The sexual harassment and assault claims against Uber are well under way, with the company reaching a preliminary agreement on Thursday. The agreement is with a California regulator, in which the company has agreed to share data on both assault and harassment claims on its platform while protecting the privacy of its users.
The agreement also comes with Uber avoiding a $59 million fine. Instead, they’ll pay a penalty of $150,000 along with $9 million in victim support in the form of a new fund. The agreement also requires them to help create industry-wide standards on safety and reporting.
A Growing Concern
This agreement comes after the company received 6,000 complaints between their 2017 and 2018 reporting, relating to 2.3 billion trips in the United States. Uber had released this information in an attempt to show they were serious about driver and rider safety, but it placed the company in the heat of the spotlight.
How could that many cases happen, and how many go unreported? The public at large demands compensation for these instances and the general lack of safety Uber provides to riders and drivers, as well as more than just promises.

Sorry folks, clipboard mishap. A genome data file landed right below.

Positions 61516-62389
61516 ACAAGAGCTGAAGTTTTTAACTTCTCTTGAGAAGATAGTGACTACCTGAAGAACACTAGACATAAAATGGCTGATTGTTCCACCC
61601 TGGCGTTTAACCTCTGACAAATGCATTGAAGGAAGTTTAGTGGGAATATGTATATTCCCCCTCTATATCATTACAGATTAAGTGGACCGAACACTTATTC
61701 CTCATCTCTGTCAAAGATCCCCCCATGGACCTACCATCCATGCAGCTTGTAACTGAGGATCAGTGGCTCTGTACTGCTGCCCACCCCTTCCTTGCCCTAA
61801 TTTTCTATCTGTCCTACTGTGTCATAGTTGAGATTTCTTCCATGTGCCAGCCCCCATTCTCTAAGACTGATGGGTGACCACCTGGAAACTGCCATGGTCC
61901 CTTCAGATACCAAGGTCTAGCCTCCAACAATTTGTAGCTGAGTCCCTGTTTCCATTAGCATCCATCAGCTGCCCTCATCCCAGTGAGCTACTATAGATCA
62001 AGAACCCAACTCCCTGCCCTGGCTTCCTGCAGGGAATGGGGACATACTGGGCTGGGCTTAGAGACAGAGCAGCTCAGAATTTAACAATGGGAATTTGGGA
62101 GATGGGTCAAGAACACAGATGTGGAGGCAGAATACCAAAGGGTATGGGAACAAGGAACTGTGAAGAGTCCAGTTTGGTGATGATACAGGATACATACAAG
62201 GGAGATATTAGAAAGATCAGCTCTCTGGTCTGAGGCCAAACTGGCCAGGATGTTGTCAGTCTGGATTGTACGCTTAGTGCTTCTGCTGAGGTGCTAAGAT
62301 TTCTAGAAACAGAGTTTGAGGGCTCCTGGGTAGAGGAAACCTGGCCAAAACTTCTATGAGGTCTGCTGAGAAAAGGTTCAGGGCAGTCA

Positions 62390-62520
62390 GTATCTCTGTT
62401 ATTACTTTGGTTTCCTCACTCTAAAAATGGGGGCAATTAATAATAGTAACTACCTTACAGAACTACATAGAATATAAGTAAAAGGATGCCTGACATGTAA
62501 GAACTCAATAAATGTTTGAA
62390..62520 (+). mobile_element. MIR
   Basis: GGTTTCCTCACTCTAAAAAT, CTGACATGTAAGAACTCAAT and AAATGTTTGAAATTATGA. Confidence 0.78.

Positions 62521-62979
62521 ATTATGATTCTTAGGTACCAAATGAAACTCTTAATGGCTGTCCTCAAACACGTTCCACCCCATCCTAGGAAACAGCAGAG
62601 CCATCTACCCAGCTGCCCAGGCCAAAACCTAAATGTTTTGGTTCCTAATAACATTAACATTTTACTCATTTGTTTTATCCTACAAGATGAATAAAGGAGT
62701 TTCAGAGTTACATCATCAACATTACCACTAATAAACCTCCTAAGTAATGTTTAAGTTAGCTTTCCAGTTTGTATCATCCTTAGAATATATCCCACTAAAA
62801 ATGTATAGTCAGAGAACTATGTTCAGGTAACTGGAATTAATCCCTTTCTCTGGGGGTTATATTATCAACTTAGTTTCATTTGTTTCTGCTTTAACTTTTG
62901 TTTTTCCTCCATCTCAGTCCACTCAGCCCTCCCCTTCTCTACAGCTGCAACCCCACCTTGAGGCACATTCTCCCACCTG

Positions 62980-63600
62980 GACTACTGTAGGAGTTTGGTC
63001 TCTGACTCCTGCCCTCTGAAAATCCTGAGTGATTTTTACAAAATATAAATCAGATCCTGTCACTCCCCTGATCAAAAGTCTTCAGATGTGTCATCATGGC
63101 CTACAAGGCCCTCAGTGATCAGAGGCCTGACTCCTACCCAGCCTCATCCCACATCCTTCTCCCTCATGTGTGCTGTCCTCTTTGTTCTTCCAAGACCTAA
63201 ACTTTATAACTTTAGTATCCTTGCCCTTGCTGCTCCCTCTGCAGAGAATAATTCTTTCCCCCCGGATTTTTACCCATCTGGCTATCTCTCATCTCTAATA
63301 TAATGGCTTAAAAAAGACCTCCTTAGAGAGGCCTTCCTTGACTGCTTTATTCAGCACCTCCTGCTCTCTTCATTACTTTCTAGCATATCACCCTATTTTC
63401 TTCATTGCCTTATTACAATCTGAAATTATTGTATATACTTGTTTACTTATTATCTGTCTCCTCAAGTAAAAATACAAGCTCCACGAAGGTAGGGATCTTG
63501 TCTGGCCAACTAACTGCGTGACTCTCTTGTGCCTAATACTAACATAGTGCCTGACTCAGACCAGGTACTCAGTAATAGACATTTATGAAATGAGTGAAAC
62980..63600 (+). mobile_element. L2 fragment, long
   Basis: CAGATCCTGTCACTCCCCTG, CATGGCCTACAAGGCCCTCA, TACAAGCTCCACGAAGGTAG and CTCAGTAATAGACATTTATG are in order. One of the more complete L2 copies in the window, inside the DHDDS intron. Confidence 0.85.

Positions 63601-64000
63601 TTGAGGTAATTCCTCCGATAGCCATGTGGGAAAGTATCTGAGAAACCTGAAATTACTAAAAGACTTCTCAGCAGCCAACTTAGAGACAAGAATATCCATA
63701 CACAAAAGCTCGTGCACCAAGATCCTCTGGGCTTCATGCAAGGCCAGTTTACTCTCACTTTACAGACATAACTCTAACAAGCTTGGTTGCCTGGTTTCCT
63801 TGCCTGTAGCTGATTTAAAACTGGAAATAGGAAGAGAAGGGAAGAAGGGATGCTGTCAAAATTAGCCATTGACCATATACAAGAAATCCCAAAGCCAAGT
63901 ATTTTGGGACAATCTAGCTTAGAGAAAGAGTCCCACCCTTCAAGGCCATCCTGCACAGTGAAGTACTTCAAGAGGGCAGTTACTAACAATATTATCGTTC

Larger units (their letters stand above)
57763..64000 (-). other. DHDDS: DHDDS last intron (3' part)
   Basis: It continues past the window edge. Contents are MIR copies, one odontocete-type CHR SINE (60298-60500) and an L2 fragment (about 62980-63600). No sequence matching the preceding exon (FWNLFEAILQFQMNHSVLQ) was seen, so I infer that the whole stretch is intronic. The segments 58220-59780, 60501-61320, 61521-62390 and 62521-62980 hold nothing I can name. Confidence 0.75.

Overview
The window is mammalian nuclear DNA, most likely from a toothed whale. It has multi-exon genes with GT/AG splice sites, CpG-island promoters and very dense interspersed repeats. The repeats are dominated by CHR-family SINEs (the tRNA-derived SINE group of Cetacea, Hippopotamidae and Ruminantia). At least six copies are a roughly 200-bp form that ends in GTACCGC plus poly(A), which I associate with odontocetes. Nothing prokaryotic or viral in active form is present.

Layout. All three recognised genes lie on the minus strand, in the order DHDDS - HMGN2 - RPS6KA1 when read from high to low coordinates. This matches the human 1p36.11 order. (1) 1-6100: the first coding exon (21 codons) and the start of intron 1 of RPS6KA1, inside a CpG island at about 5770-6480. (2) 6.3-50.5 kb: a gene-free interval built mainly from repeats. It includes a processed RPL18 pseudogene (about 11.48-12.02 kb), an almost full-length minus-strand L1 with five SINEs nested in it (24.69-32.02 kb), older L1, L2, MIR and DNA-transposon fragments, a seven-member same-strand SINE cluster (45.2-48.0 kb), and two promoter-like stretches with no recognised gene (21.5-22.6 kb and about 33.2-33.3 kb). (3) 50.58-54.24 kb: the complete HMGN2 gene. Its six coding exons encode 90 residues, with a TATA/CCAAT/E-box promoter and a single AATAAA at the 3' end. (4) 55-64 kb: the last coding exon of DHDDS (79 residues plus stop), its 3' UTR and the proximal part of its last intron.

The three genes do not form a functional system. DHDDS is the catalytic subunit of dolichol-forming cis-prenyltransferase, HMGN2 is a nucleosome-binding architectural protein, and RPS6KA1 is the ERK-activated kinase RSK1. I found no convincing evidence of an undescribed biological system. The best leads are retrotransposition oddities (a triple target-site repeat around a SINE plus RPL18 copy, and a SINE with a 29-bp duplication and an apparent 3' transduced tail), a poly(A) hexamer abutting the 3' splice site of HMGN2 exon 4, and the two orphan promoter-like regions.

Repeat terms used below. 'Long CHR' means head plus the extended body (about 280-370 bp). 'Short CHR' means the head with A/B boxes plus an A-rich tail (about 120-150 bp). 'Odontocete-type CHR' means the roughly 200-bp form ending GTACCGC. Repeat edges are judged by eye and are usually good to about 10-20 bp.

Lyft, Uber’s ultimate rival in the rideshare world, has promised to release a similar report as the public and lawmakers demand answers. The real question, however, is whether the actions taken by these companies will be enough to stop this horrifying trend.
The Proposed Agreement
Aside from the monetary element involved, in which Uber would walk away paying far less than initially asked, the company has also offered to work with an anti-sexual abuse group and a division of the California Public Utilities Commission (CPUC) in making positive changes.
Uber would provide anonymous data on those past instances as part of this proposed agreement and share ongoing instances with the CPUC. Users could then opt into contact from the CPUC when they report a claim. Uber would also have to comply with any future data requests, as would any other rideshare company.
It’s important to remember that his is a preliminary agreement. More changes may come, and the nature of what Uber faces could change. In the meantime, coordination between agencies and the company is a great starting point to begin addressing this growing issue.
What Happens Next?
The sea of complaints has yet to end. Californians are hiring legal professionals like those at the Law Offices of Jeremy Pasternak and preliminary agreements are simply intended to serve as a basis for future negotiation.
While this is a good faith effort on Uber’s part, the legal process is far from over. The binding elements of this agreement come in the form of collaboration with the CPUC, monetary values, and actions Uber must take. The public will have to see how this case plays out in the courts.
In the meantime, the issue of sexual harassment and abuse with rideshare services remains as prevalent as ever. So, make sure you take efforts to keep yourself safe when using these services and report any instances that happen.